Handheld from a Matrix rest on a concrete bench at 25 yards, we tested light, heavy and traditional loadings for this versatile chambering. For a hunting load the choice was Winchester Supreme 250-grain JHP, churning 1,250 feet per second velocity and 867 foot-pounds of energy. This hardest-kicking load of the test put five rounds in 1.30" measured center to center, the best three in 0.70". (I measure to the nearest 0.05".)

For a traditional .44 Mag. loading I selected the economical Federal Champion 240-grain SJHP, rated for 1,230 fps and 807 fpe. Recoil was surprisingly manageable thanks to the Anaconda’s heft. Group measurements were 1.45" for all five, with four in 1.25" and the best three in 0.70" — again.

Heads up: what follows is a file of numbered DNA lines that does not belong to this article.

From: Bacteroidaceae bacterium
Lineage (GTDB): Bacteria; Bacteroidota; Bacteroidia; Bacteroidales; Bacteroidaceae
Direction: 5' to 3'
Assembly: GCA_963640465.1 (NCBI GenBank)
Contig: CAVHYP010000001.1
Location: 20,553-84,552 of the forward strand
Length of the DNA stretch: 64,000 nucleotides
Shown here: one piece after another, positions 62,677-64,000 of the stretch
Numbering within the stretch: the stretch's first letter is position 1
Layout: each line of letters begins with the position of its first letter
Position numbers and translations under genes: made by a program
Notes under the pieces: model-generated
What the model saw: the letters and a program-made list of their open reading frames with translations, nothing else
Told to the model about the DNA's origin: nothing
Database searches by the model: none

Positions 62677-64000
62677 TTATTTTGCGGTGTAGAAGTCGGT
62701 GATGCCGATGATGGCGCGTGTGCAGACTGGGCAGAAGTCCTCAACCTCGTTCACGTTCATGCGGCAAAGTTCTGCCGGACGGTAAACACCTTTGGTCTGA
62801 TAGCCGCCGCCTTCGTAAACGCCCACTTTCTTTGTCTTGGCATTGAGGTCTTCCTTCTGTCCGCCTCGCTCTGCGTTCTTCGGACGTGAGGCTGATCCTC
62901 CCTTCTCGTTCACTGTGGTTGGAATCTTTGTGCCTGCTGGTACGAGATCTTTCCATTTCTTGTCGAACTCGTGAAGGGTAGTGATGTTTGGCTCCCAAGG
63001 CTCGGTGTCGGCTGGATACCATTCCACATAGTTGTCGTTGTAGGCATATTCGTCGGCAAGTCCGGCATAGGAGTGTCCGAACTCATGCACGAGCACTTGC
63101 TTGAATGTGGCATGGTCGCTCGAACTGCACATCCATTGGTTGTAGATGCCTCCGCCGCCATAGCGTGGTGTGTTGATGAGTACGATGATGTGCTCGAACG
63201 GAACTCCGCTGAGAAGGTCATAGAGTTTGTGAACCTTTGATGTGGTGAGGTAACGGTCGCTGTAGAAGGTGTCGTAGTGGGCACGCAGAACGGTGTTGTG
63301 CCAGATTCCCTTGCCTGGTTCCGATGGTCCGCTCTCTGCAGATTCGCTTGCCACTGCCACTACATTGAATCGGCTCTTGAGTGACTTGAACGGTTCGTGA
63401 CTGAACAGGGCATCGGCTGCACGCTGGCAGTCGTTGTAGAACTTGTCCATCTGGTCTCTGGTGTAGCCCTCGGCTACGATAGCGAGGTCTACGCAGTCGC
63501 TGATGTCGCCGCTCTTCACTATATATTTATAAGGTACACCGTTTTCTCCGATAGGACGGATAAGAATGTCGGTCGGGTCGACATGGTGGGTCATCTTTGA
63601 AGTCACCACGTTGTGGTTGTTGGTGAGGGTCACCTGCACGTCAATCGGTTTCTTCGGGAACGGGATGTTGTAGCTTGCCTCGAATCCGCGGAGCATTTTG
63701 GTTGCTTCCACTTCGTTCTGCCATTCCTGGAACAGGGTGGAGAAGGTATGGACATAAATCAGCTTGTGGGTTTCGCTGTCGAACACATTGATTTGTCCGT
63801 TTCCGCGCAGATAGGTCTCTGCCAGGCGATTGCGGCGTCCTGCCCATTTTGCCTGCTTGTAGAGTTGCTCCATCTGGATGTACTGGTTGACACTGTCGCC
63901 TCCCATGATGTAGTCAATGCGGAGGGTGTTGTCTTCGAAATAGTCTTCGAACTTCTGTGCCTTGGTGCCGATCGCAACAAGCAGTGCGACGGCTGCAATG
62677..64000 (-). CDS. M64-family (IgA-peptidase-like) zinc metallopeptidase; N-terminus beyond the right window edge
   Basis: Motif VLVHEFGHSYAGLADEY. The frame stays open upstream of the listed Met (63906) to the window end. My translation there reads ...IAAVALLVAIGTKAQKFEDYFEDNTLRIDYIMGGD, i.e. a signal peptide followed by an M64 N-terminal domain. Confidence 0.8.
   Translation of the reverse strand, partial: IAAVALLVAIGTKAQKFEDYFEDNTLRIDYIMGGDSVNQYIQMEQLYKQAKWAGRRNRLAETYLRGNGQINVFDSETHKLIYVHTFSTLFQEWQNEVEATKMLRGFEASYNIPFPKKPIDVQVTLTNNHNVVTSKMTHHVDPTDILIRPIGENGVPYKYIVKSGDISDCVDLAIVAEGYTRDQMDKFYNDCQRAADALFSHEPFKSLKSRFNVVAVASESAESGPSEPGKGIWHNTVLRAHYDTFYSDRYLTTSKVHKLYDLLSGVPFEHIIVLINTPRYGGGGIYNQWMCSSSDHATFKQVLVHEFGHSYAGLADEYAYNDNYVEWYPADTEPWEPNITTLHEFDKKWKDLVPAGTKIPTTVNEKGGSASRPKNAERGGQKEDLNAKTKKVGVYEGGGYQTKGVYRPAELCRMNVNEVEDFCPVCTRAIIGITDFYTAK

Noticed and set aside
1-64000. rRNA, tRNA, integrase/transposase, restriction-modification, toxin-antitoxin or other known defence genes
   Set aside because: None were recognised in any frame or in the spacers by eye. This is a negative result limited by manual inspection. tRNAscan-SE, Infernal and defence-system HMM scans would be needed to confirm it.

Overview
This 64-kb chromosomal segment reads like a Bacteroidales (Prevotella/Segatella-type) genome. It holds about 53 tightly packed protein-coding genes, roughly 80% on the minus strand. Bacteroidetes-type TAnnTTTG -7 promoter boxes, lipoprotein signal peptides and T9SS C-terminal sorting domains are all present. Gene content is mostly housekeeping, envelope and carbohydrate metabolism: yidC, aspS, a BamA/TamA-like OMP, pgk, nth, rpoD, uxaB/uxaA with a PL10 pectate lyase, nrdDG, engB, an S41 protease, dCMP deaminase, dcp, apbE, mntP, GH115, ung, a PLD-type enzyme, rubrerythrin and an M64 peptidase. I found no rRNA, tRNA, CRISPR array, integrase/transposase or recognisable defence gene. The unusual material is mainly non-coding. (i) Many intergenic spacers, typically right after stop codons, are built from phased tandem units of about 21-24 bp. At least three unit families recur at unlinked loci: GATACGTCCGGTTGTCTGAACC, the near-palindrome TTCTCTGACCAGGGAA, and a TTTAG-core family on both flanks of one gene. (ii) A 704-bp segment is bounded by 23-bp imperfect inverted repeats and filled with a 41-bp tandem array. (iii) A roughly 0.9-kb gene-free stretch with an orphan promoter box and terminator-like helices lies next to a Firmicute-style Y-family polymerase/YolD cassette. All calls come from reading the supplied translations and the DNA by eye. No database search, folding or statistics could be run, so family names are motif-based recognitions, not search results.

The .44 Special has always been a favored practice load in a .44 Mag, and certainly adequate for self-defense with faster recoil recovery. PMC’s .44 Special JHP weighs 180 grains and runs at a nominal 980 fps, duplicating many proven .45 ACP defense loads. The Anaconda had a 1.10" group going with the PMC, but I unknowingly honked a shot that stretched the five-shot measurement to 3.55". This is why I always measure also for best three. Decades have taught me this factors out enough unnoticed human error by an experienced shooter to make “best three” from the bench closely comparable to “all five” from a machine rest. The machine rest is cool — I have two — but they are tedious for the tester to set up, and impossible for most readers to duplicate without significant expense and effort. The best three .44 Specials went into 0.85". By the way, it’s a cliché to say, “That .44 stuff kicked like a .22,” but in the weighty Anaconda, this was true of the .44 Special load.